I don't agree that, to take an example, people living in New York City are more homogenous than people living in Upstate New York. They're certainly not more homogenous ethnically, religiously or economically (although lower-income people are getting priced out of the city). But the city dwellers are also not more homogenous in terms of what they do for a living or their educational background -- since NYC is the capitol or one of the top cities for numerous industries, there's huge diversity there. And other city/rural situations across the country would mirror this in various ways. But maybe you're thinking of diversity of another sort?

Quote
The 30% of people who live in rural places are more diverse but they do share some characteristics. There is less opportunity for them and they feel disenfranchised and disengaged. They feel left out of the mainstream of communication and cut off. These traits would make them more likely to be attracted to leaders who are mavericks. Leaders who can derail the massive influence of the city people. Most of this theory is cobbled together from things I've read, but I've also had many opportunities to get out of the city and mingle with country people and so part of it is from direct observation.

So they worship a guy who's from the country's biggest city and is at least nominally hugely wealthy.

I agree they feel those things, with sometimes an added pinch of inferiority complex -- the liberal elite look down on us and think we're stupid. And in fact, members of the liberal elite do often think that, but primarily because of things like their worship of that abovementioned guy.


 

Offline Front-Ranger

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Re: In the New Yorker...
« Reply #3134 on: January 16, 2023, 03:50:22 pm »
I was going to add another paragraph explaining why I think city dwellers are more homogeneous even though they may be more ethnically diverse and in other aspects such as wealth, sexual preferences, education, and so on. I'll bet I have more in common with Black or Latino people who live in Denver than white people who live in rural Weld County Colorado. My food preferences, political leanings, what music I listen to, groups I belong to, holidays I celebrate, books I read. The way I react to issues that crop up. I don't know why I left this out, but that's what I meant.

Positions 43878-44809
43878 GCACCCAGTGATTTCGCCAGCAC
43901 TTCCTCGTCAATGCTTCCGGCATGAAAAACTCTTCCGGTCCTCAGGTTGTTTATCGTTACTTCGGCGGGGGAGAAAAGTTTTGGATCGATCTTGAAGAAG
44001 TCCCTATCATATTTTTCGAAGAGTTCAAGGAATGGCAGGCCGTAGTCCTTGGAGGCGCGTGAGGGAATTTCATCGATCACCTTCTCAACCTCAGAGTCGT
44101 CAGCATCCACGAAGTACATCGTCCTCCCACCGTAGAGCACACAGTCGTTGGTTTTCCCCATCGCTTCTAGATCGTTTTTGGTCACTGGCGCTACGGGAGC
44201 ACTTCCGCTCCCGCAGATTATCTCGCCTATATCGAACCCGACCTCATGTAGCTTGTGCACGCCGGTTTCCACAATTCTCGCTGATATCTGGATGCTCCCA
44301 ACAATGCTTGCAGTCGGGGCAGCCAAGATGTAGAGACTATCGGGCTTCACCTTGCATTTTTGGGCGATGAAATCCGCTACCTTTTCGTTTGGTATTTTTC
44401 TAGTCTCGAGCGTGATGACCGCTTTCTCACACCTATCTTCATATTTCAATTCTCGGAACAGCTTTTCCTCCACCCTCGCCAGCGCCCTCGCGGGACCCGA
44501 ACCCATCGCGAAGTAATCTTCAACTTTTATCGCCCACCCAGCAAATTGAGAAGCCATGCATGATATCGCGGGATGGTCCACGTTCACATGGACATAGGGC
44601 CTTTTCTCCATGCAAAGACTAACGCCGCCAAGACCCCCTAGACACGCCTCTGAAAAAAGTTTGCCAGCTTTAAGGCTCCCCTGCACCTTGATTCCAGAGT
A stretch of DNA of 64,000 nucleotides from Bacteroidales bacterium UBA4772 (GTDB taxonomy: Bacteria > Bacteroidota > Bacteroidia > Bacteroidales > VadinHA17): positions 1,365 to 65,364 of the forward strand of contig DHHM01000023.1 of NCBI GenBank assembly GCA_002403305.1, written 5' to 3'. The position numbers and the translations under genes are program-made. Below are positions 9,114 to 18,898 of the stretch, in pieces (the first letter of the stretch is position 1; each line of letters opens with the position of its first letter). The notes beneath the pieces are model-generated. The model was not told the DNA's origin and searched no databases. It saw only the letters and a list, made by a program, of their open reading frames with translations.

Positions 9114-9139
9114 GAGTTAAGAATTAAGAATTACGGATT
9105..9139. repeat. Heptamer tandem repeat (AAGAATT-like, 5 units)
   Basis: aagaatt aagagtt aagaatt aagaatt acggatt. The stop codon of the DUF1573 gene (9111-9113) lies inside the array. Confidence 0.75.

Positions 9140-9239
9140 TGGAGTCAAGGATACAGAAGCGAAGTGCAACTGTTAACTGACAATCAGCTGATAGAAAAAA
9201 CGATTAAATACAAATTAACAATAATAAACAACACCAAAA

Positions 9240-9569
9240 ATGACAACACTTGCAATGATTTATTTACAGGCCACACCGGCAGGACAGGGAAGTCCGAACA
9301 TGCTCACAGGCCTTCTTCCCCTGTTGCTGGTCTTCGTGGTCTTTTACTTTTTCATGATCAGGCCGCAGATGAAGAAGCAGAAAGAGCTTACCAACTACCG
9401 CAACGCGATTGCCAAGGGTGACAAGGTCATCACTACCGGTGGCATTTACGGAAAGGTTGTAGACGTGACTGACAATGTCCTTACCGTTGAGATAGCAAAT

Yes, it is ironic that a white rich boy from New York City would become the poster boy for rural America. However, he made his reputation in television shows like "The Apprentice." There was a good New Yorker article that tracked his reinvention on television: https://www.newyorker.com/magazine/2017/07/31/the-tv-that-created-donald-trump And this, I suspect, is where his popularity with rural audiences was born.
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Offline serious crayons

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Re: In the New Yorker...
« Reply #3135 on: January 16, 2023, 08:07:51 pm »
I was going to add another paragraph explaining why I think city dwellers are more homogeneous even though they may be more ethnically diverse and in other aspects such as wealth, sexual preferences, education, and so on. I'll bet I have more in common with Black or Latino people who live in Denver than white people who live in rural Weld County Colorado. My food preferences, political leanings, what music I listen to, groups I belong to, holidays I celebrate, books I read. The way I react to issues that crop up. I don't know why I left this out, but that's what I meant.